On a warm, sun-splashed late November afternoon, the view from Hodgkins Cove across Ipswich Bay is startlingly clear, the visibility so expansive and sharp that if you waved in the direction of Plum Island, someone just might wave back.

Inside the University of Massachusetts’ Large Pelagics Research Center, on a spit of land that juts out into the bay, the work quietly continued.

Scientists poured over data and testing equipment in advance of future experiments. It was simple, methodical work. Still, it has enabled the LPRC to carve out an international reputation for cutting-edge science in the study of bluefin tuna and other large, highly migratory pelagic species.

The calm, inside and outside the facility, was deceiving, however.

Storm clouds, at least figuratively, have been gathering, seeded by growing concerns about how much longer the center will be able to do its work in an environment of increased competition among researchers for rapidly diminishing funding.

“We’re in danger of closing,” said Molly Lutcavage, the center’s director and research professor. “We’re in jeopardy of shutting our doors in June 2014 due to lack of funding opportunities.”

It doesn’t get any more stark than that.

As Lutcavage gazes off toward the horizon of 2014, she openly wonders what will come of the center and the phalanx of young doctoral and post-doctoral scientists lured by its highly regarded work, sterling reputation and its setting along the shores of America’s oldest seaport.

“We want to be in Gloucester,” she said. “This where our work is.”

But will they be able to stay as the current funding withers away?

Will they be able to remain within the embrace of UMass — which provides the Gloucester facility and little else financially — or be forced to seek sponsorship elsewhere, such as MIT or the University of New Hampshire, where the center actually began in 2003 and which is said to be interested in a reconciliation?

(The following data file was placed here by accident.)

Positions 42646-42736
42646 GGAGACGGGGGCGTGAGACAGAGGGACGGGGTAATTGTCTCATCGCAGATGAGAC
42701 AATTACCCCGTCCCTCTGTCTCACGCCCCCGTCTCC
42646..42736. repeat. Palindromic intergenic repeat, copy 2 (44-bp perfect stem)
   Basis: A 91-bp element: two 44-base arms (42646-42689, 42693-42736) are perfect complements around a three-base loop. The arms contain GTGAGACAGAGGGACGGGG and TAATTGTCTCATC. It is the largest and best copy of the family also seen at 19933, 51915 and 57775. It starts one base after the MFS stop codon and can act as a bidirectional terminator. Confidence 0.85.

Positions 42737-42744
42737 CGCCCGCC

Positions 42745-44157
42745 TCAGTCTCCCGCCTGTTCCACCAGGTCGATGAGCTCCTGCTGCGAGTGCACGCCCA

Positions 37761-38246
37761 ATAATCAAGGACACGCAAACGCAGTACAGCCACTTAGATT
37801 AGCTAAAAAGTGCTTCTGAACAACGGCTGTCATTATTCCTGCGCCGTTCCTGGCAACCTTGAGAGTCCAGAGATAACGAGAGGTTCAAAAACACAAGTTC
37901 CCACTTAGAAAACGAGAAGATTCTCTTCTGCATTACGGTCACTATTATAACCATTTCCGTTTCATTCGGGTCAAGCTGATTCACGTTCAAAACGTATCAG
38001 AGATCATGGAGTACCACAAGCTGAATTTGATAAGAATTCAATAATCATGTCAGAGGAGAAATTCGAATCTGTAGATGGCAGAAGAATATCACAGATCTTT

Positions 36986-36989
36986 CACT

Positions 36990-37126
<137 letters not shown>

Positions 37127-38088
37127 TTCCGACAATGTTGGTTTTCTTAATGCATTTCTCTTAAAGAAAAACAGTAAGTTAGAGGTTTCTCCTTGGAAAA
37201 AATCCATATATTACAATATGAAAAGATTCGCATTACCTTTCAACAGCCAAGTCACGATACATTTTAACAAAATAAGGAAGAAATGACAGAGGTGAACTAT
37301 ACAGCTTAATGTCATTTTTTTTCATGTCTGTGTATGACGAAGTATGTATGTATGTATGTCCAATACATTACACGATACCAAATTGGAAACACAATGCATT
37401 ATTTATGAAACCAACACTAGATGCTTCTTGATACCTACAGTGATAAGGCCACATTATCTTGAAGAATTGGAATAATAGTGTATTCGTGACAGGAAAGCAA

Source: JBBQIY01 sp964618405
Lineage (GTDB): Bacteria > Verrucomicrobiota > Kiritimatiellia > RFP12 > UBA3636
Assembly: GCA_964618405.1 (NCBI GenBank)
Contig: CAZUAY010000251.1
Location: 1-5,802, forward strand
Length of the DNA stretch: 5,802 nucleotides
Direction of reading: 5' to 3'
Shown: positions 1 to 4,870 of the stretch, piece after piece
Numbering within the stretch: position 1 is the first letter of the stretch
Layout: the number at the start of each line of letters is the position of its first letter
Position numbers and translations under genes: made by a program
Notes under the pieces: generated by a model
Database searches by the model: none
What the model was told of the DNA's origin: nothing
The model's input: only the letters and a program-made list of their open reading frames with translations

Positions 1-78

And even if Lutcavage manages to cobble together the approximately $1.3 million from state, federal, corporate and private sources needed to keep moving forward, can she do it before her half-dozen staff scientists and another half-dozen affiliated scientists scatter to the winds in search of opportunities elsewhere?

In that way, Lutcavage and the LPRC are running a race against the clock and doing so in a field populated with other publicly funded research facilities looking to root out every possible dollar. It is a race made even more complicated by its ever-changing course over a ever-shifting landscape.

Through much of its history, the LPRC has been funded with federal earmarks and line-item appropriations in the annual budget of the National Oceanic and Atmospheric Administration.

From 2003 to the present, it received $11 million in federal appropriations, drawing $3 million in each of the peak years from 2004 to 2007.

Since 2007, it has largely relied on the competitive grants from NOAA and other university-based research programs, as well as assistance from the Massachusetts Division of Marine Fisheries after moving to Gloucester in 2011. It has also have benefited from almost $340,000 in private and corporate donations.